150 years of Brixton Tabernacle

150 years of Brixton Tabernacle
Brixton Tabernacle
Martin Humphrey
16 June, 2017 7 min read

Due to the work of the Holy Spirit in an expanding London, the 1860s saw a number of new churches start in South London, including what was to become Brixton Tabernacle.

Although a comparatively unusual designation for a church these days, the term ‘Tabernacle’ was once common, perhaps taking its cue from Whitfield’s Tabernacle.

The word has, of course, a dual significance. The original tabernacle dedicated to the worship of God, had literally to be a tent, as the Israelites were travelling through the wilderness. Later tabernacles were so named to remind the worshippers that Christians are ‘strangers and pilgrims’, looking ‘for a city which hath foundations, whose builder and maker is God’.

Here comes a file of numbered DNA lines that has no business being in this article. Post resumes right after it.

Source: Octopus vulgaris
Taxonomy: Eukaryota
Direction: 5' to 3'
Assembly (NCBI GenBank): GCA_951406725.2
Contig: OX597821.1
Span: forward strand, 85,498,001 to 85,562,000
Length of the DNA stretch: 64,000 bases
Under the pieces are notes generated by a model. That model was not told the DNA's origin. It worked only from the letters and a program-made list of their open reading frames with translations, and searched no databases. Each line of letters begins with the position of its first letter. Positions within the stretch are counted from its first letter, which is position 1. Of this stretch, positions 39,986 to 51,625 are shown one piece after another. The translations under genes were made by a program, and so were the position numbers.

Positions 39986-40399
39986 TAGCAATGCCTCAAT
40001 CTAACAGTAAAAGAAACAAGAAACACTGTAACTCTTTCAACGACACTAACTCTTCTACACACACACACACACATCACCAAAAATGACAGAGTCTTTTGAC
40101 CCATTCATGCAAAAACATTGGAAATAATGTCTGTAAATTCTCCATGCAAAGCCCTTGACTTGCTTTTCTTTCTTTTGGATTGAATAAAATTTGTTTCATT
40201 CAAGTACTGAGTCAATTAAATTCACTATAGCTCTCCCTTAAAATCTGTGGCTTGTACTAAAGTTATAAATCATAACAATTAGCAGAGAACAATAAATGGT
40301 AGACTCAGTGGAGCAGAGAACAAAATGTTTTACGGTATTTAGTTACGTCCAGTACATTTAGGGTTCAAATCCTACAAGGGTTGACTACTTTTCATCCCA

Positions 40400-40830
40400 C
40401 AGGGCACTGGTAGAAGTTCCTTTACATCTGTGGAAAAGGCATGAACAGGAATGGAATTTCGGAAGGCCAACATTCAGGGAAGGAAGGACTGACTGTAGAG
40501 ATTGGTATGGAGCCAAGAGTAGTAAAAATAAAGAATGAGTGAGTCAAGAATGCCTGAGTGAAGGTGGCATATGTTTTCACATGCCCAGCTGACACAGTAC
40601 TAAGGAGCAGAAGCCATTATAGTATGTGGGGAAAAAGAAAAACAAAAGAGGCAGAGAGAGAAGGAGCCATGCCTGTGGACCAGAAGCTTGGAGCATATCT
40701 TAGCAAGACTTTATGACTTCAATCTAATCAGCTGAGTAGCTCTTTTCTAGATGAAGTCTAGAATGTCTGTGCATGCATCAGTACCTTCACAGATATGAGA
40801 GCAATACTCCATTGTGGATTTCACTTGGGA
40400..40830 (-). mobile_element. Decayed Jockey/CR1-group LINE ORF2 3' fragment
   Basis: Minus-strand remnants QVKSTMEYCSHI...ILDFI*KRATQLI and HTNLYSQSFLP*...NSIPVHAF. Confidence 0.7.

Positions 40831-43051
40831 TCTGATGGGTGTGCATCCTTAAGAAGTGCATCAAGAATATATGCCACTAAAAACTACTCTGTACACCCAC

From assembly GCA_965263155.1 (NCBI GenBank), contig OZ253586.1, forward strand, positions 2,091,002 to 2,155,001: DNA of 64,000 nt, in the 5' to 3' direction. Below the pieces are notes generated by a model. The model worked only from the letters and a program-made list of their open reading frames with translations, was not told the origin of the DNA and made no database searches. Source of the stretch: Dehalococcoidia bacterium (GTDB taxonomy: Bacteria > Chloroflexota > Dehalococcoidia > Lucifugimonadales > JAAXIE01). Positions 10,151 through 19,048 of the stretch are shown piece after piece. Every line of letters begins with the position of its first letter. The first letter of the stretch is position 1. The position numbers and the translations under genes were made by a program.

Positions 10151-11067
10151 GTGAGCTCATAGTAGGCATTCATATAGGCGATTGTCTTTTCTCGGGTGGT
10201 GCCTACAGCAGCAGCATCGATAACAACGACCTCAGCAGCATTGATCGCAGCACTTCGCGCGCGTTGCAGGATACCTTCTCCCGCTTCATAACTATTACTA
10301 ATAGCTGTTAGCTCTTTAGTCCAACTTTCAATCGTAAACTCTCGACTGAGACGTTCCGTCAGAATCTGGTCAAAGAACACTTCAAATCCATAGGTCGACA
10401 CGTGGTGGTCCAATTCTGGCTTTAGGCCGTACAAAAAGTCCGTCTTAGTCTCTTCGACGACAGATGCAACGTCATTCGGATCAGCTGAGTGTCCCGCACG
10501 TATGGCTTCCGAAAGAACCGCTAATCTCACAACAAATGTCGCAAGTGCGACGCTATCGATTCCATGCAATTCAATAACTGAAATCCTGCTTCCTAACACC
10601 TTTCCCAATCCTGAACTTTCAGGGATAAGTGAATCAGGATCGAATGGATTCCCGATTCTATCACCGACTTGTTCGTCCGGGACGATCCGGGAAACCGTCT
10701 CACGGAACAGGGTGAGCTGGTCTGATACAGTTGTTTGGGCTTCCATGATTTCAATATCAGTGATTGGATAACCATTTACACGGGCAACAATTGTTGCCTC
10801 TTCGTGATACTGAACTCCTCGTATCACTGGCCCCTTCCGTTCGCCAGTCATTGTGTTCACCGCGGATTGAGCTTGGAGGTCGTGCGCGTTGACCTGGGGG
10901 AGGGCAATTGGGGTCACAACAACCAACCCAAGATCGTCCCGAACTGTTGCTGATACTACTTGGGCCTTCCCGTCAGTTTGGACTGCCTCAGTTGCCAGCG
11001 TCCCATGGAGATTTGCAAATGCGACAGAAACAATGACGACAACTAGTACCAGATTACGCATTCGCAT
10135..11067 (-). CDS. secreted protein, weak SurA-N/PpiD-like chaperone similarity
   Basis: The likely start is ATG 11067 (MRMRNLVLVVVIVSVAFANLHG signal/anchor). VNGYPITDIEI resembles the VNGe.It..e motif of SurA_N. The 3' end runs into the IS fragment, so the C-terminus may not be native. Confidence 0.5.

Although, in one sense, it may seem an inappropriate term for a huge, brick built building, designed to seat over 600 people (which Brixton Tabernacle became), there is an additional significance, in that we are now in the third Tabernacle — there were various meeting places prior to the first — so the church has ‘journeyed’ over 150 years.

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